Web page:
Thomas Fuller: The enslaved African math genius whose intellect shocked white people

Often called the “Virginia Calculator”, Thomas Fuller was born in 1710, somewhere between the “Slave Coast” of West Africa (present-day Liberia) and the Kingdom of Dahomey (modern-day Benin). Also known as “Negro Tom” and the “Virginia Calculator“, was an enslaved African renowned for his mathematical abilities.

He was taken away from his native land during the scramble for slaves and sold as a slave. At the age of 14, Fuller was taken to Colonial America in 1724.

Fuller was illiterate as he could not read and write English but had a rare gift; the ability to give accurate and speedy calculation, which for so many years stunned the colonisers. He simply was able to solve complex math problems in his head.

Antislavery campaigners who had recognized his rare talent used him to drum home the point that blacks were not mentally inferior to whites.

Northern Virginia planters, Presley and Elizabeth Cox, also used Fuller’s talent in the management of their plantation farm, about four miles from Alexandria, Virginia.

So how did Fuller acquire this talent, especially in a period where slaves were not allowed to learn to read and write?

He said his skills come from experimental applications around the farm such as counting the hairs in a cow’s tail.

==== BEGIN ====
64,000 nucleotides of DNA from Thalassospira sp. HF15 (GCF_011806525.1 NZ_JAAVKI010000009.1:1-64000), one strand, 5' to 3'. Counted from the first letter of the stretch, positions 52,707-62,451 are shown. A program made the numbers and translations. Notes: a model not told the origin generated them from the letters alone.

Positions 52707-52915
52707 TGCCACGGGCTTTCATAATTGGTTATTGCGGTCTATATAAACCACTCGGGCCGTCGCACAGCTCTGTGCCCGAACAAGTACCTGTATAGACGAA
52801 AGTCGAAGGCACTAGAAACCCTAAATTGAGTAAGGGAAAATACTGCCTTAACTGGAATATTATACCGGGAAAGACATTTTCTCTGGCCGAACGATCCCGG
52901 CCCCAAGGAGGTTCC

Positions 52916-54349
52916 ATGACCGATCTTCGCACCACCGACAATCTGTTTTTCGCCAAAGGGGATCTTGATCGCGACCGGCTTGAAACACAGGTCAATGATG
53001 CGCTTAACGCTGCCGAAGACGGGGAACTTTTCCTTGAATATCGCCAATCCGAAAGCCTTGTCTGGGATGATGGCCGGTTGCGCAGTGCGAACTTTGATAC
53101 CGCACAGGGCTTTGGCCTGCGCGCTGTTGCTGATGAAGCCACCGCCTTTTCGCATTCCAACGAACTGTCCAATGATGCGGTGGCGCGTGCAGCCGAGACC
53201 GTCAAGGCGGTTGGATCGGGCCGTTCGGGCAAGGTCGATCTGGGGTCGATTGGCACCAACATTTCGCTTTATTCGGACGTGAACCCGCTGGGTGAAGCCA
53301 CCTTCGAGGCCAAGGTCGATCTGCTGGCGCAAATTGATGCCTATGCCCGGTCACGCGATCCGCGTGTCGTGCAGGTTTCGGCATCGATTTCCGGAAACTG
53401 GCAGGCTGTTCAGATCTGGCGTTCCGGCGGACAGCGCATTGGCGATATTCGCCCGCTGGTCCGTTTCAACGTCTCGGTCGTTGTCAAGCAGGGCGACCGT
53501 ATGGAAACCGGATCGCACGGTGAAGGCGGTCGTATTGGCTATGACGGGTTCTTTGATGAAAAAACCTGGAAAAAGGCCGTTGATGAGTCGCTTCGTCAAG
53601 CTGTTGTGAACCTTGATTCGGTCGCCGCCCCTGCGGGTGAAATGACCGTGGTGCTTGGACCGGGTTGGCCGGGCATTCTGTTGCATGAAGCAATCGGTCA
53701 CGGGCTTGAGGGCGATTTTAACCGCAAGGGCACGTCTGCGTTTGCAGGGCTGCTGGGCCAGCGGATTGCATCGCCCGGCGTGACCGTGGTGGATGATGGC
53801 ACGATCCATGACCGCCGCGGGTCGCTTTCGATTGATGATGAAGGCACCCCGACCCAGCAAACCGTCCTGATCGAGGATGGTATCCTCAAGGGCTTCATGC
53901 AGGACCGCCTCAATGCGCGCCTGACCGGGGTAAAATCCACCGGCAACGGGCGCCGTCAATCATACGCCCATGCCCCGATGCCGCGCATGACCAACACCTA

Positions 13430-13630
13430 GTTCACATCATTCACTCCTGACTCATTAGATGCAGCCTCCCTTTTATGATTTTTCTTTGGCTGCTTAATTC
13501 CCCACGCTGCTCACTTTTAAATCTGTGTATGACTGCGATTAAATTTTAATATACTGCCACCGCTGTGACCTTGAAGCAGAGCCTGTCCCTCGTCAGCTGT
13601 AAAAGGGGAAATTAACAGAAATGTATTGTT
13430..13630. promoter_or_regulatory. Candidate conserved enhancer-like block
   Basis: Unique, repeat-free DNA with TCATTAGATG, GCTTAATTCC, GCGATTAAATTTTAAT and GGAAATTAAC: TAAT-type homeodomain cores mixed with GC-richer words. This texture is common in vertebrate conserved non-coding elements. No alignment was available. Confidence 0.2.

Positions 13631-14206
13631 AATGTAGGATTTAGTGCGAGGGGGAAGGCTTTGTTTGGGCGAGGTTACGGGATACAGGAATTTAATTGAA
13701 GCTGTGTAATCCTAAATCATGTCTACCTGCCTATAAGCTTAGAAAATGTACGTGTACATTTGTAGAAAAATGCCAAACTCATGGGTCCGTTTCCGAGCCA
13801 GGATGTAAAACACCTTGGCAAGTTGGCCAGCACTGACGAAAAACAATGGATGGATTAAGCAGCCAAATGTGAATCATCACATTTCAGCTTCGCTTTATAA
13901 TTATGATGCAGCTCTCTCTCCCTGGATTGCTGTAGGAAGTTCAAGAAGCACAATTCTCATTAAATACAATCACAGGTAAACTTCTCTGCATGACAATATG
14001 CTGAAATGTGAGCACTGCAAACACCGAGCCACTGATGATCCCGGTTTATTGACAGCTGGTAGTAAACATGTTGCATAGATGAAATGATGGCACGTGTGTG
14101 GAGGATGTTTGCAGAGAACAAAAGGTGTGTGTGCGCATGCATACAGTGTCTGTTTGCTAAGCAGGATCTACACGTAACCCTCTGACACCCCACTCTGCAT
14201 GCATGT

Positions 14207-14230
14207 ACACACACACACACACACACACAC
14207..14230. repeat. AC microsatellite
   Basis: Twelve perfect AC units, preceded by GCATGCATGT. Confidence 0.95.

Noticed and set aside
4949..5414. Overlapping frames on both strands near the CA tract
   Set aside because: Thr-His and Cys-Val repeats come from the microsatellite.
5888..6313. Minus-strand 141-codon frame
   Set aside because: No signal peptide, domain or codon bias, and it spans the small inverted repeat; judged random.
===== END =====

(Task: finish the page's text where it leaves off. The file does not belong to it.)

Complex computations related to astronomy are carried out by a computer but Fuller was amazingly able to do those computations in his head.

When Fuller was 70 years old, he met a businessman who had come with other associates from Pennsylvania just to know more about him.

They asked him some questions. Examples were: how many seconds were in a year and a half? how many seconds had a man lived who is 70 years, 17 days and 12 hours old?

When he correctly answered 47,304,000 and 2,210,500,800, respectively, in less than two minutes each time, one of the men raised an objection, saying his own calculations were much smaller.

Fuller quickly responded, “(Stop), Massa, you forget de leap year.”

After taking into consideration the leap year in their calculations, they agreed with Fuller. They later submitted Fuller’s computational abilities to the Abolitionist.

Fuller died on the Cox farm near Alexandria, Virginia in 1790. He was 80.

Despite Fuller’s perfect answers, it appeared to Hartshorne and Coates that his mental abilities must have once been greater. They wrote:

He was gray-headed, and exhibited several other marks of the weakness of old age. He had worked hard upon a farm during the whole of life but had never been intemperate in the use of spirituous liquors. He spoke with great respect of his mistress, and mentioned in a particular manner his obligations to her for refusing to sell him, which she had been tempted to by offers of large sums of money from several persons. One of the gentlemen, Mr. Coates, having remarked in his presence that it was a pity he had not an education equal to his genius, he said, “No, Massa, it is best I had no learning, for many learned men be great fools.”


Thomas Fuller (mental calculator): Wikipedia
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